SBC President Prefers ‘Pronoun Hospitality’ When Addressing Transgender People

SBC President Prefers ‘Pronoun Hospitality’ When Addressing Transgender People

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To be perfectly candid, Christians are struggling with how to interact with and address the transgender community. One of the highest hurdles to overcome is whether or not Christians should refer to a transgender person according to their preferred pronoun. What is the most appropriate and biblical way to approach this issue?

Well, JD Greear, the current President of the Southern Baptist Convention and Teaching Pastor at The Summit Church in Durham, NC, delivered his opinion during episode 49 of his “Ask Me Anything” podcast.

In Favor of ‘Generosity of Spirit’

Greear mentioned in his latest podcast episode that “there is a spectrum of generosity of spirit vs. telling the truth” when determining whether or not to refer to a transgender person by their preferred pronoun.

“Some think that as a personal courtesy, you should refer to a transgender person by their preferred pronoun,” Greear stated in the podcast episode description. “Others think that it is wrong to inject further confusion into a person’s situation by referring to them with a pronoun that is not aligned with their biological sex.”

Greear then explained that he would lean more toward a generosity of spirit. “If a transgender person, you know, came into our church, came into my life, I think my disposition would be to refer to them by their preferred pronoun.”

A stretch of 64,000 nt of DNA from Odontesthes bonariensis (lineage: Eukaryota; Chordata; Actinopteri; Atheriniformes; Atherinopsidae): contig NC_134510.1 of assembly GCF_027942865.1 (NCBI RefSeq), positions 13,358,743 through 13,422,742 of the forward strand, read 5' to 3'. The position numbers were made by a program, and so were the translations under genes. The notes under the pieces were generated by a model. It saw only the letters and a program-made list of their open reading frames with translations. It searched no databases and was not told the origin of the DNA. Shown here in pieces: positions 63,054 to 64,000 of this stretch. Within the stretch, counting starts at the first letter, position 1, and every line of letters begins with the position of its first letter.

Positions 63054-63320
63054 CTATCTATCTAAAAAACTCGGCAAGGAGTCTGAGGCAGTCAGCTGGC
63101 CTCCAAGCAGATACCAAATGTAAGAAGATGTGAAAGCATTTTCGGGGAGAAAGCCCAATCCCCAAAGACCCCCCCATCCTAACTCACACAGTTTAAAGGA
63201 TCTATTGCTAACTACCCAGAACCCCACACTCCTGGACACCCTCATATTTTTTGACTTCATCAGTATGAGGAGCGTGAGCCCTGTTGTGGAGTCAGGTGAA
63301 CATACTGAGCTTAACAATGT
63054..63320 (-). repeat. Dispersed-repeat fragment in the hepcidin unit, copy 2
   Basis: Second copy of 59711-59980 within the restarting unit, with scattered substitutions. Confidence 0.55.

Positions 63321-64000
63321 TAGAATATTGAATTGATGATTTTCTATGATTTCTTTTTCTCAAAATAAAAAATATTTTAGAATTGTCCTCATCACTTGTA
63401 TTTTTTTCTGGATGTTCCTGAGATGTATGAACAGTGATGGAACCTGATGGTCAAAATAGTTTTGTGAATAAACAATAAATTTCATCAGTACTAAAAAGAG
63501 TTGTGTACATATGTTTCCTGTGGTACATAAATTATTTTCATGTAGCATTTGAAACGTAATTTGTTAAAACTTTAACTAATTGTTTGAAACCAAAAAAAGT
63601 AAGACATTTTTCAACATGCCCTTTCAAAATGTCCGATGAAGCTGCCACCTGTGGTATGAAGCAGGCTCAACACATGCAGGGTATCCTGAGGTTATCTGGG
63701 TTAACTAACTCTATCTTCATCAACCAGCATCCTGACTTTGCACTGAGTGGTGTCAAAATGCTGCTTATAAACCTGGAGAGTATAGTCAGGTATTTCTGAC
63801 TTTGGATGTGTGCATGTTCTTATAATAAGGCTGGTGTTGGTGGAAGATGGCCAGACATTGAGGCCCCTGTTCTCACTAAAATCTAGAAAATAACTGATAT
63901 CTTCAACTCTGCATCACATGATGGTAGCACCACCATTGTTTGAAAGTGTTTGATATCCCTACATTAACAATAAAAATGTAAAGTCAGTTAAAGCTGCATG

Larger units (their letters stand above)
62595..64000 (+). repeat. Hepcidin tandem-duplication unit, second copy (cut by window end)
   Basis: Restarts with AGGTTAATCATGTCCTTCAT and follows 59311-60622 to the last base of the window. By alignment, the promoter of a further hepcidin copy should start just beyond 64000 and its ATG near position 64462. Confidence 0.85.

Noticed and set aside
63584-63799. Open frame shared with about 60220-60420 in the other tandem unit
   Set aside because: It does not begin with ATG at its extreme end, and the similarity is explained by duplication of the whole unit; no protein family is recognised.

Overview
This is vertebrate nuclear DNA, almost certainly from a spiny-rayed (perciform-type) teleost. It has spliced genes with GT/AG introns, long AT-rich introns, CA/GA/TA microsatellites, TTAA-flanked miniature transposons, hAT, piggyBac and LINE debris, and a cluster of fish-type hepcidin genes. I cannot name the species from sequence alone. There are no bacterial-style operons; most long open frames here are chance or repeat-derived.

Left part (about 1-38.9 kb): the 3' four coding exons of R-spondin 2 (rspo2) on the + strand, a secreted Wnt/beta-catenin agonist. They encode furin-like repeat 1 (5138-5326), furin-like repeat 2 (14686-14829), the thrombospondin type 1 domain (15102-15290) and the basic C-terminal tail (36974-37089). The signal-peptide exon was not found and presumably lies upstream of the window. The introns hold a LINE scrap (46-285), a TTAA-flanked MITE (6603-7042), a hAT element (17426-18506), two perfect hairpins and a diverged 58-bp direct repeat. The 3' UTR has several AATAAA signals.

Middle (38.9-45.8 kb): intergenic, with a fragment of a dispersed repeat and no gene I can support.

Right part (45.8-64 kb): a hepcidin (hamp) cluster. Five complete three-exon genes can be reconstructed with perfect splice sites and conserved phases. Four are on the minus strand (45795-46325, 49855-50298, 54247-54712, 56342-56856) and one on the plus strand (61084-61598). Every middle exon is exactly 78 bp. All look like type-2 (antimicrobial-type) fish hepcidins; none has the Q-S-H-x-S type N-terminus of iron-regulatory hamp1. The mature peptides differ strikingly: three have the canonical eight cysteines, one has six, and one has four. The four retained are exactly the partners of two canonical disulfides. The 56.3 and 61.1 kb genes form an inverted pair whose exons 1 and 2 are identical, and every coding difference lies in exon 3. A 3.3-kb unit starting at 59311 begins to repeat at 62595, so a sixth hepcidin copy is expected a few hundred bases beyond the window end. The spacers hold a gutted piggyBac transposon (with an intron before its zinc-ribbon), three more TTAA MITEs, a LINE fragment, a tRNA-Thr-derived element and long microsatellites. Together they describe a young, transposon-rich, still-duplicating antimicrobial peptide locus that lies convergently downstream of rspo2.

Choosing the Right ‘Battlefront’

Toward the latter half of the podcast, Pastor Greear alluded to a couple of examples given by Andrew Walker, author of God and the Transgender Debate and Preston Sprinkle, Director of The Center for Faith, Sexuality, and Gender.

One of these examples was if a tribal leader has 10 wives, should a missionary only refer to the chief’s first wife as his actual spouse and the other 9 by their names just because the Bible teaches that polygamy is wrong?

Is that the “battlefront” a Christian wants to take, or should they approach the situation differently in order to have a deeper conversation about the gospel? Is calling out the obvious sinful behavior or lifestyle going to prohibit the sharing of Christ? Greear seems to think it could.

A Different Approach Regarding Ministry

Greear was very clear on how he would approach the issue of pronoun identification. “When we want to talk about gender, I will be clear with them on the truth.” He also added that “If and when this person desires greater involvement or membership in the church, a church leader will need to meet with them and talk about how they identify.”

It’s important that Christians prayerfully and sincerely consider how they respond to others that don’t adhere to the Christian faith. Of course, it’s just as important to be obedient to the conviction of the Spirit in such matters as well. Discussions are healthy. Screaming and pointing the finger is detrimental.

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